What is Medical Physics? PDF Print E-mail
Tuesday, 26 October 2010 10:30


Medical Physics is a branch of applied physics which uses scientific (mainly physics) principles, methods and techniques in practice and research for the prevention, diagnosis and treatment of human diseases with a specific goal of improving human health and well-being. A Medical Physicist is a professionally qualified person with specialist education and training in the concepts and techniques of applying physics in medicine.

Medical physicists are concerned with three areas of service delivery: clinical service and consultation, research and development, and teaching.

Focus on areas of speciality medical imaging

Medical Physicists involved in medical imaging use principles of physics to optimise the quality of images produced from imaging procedures such as: X-rays, Ultrasound and Endoscopy. The medical physicist working in a hospital medical imaging environment works closely with other healthcare professionals to provide ongoing evaluation of imaging techniques to ensure the best clinical outcome. The medical physicist may also be involved in research and development of imaging techniques for the ultimate benefit of patients. This can include basic physics research e.g. development of new imaging detectors, or collaboration with clinical colleagues in developing new techniques with existing imaging systems e.g. the assessment of absolute organ function in nuclear medicine or tissue characterisation in CT, MRI or Ultrasound.

Treatment of disease

The Medical Physicist may be involved in areas of treatment directly such as treatment planning in radiotherapy, and in-directly by ensuring that the output of therapy devices is as is expected. Examples of how some diseases are treated with the principles of physics are:

  • Cancer with radiotherapy and photodynamic therapy (PDT).
  • Thyrotoxicosis (overactive thyroid gland) with radioiodine therapy.
  • Eczema and Psoriasis with Psoralen and UVA (PUVA), and UVB radiation.
  • Physiotherapy treatments make use of laser, ultrasound, shortwave, and electrical energy.
  • Laser and diathermy (electrical energy) are used in surgery as surgical knives and to coagulate.

The Medical Physicist may also be involved in the research and development of new therapeutic devices, the education and optimisation of therapeutic device use, and the introduction of new therapeutic devices the clinical setting. Physiological Measurement: Medical Physicists work with other health care professionals to introduce and develop the use of new physiological measurement technology in the clinical environment. Physiological measurement technology provides a quantitative assessment and visualization of physiological function. Physiological measurement of one form or another is the most widespread diagnostic methodology available to clinicians and underpins patient monitoring and treatment in the Intensive Care Unit (ICU); the operating theatre during anaesthesia and it is an integral part of many services such as cardiology, neurology and respiratory medicine. A medical physicist ensures the quality of these measurements, to allow valid diagnosis, through equipment evaluation. The medical physicist may also be involved in research, development and teaching involving physiological measurement.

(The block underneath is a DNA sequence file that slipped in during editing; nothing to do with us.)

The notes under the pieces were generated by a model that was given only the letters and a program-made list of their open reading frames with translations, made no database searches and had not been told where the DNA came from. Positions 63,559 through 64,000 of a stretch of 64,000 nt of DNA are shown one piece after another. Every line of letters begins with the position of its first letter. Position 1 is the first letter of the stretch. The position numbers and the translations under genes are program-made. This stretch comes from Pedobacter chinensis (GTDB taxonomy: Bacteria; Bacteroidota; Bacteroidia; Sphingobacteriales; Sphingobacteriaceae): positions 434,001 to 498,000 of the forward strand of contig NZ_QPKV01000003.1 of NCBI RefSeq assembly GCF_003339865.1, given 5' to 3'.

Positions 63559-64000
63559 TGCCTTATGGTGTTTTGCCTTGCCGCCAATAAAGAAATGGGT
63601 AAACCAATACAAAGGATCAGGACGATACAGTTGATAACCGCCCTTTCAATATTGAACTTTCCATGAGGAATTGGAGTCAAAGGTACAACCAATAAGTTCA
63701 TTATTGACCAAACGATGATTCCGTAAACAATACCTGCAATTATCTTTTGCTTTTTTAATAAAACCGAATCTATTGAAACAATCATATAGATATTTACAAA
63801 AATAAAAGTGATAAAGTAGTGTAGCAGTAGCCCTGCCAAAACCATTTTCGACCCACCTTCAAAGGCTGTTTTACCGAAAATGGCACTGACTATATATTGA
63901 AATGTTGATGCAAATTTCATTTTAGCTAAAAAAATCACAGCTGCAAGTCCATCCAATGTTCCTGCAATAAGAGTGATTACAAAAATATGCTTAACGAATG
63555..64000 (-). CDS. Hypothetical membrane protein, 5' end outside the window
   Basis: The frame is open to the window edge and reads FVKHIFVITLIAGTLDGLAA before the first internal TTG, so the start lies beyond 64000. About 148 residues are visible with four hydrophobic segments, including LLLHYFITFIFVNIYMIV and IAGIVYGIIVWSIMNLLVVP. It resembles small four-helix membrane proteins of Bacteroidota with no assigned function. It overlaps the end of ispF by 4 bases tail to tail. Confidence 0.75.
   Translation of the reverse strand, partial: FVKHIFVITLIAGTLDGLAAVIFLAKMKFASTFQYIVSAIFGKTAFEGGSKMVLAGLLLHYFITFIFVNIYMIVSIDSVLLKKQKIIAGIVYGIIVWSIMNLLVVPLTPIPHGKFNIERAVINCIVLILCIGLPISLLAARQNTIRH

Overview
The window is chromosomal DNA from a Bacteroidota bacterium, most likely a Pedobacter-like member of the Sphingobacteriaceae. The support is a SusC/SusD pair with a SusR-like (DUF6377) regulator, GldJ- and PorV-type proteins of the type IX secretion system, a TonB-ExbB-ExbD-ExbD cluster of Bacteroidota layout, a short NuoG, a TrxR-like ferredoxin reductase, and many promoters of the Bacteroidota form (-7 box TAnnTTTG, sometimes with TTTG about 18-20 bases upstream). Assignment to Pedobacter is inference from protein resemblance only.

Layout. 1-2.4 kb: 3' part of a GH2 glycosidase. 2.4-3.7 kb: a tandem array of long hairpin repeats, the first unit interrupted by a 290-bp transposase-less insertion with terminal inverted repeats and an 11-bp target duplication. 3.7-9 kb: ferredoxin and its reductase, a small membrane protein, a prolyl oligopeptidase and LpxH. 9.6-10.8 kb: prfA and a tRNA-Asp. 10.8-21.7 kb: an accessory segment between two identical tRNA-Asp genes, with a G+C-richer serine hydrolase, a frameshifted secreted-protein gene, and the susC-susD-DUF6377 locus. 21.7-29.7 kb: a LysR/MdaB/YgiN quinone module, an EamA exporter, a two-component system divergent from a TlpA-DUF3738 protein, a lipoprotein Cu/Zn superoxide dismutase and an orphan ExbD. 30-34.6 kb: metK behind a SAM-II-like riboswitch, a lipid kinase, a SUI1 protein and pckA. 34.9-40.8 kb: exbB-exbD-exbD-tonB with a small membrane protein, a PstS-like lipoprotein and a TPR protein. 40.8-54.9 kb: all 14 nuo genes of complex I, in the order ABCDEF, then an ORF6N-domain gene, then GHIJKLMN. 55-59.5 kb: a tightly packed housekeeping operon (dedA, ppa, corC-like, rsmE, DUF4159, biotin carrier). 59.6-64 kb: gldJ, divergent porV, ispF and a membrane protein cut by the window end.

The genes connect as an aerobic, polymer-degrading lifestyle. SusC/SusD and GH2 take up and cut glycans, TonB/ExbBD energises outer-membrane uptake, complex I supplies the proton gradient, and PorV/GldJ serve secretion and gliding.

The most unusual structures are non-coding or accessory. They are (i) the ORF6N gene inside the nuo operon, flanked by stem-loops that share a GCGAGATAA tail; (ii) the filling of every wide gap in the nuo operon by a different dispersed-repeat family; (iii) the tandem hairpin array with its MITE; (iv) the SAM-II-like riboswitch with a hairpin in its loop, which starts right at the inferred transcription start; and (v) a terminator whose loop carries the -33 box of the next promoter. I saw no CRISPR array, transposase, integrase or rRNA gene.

Quality assurance and safety standard application for the protection of patients and staff

Medical physicists are involved in the development of protocols and local guidelines to ensure safe operation of clinical equipment. They liaise with other healthcare professionals to make certain that equipment is being used in a safe and efficient manner. They also perform a critical examination of clinical equipment in order to ensure it meets recommended standards to ensure patient and staff safety. Medical physicists are responsible for measuring and calculating radiation doses and regularly monitoring radiation equipment to protect staff and patients from excessive exposure to radiation. This applies to both ionising sources such as X-ray’s and Nuclear Medicine injections; and non-ionising radiation sources like Ultraviolet light, Ultrasound, MRI and Lasers. They use scientific principles to protect both people and the environment from the harmful effects of radiation. Medical Computing and Mathematics: In combination with their work in radiation physics, imaging physics, measurement, treatment regimes and diagnosis medical physics get involved in computational mathematics. This can be used in areas such as signal processing, digital image processing, control systems and image archiving. It relates very directly to the physics role in medical informatics, telemedicine, picture archiving and communication systems (PACS), tomographic image reconstruction and other advanced digital imaging areas.

Typical work activities

  • Commissioning new equipment.
  • Monitoring equipment to ensure that correct and consistent results or outputs are achieved.
  • Liaising closely with doctors to add technical results to their clinical reports.
  • Assisting in changes to patient diagnostic and treatment techniques in response to new procedures.
  • Processing complex patient image data · Planning radiotherapy treatment in conjunction with clinicians.
  • Drafting and developing policies for operating equipment.
  • Troubleshooting problems with medical devices.
  • Researching new equipment developments and techniques, assessing the impact on existing local practice and compiling reports to initiate changes.
  • Lecturing and training other health professionals.
  • Updating knowledge of health and safety legislation and procedures.
  • Undertaking continuing professional training and development.
Last Updated on Thursday, 17 February 2011 14:39
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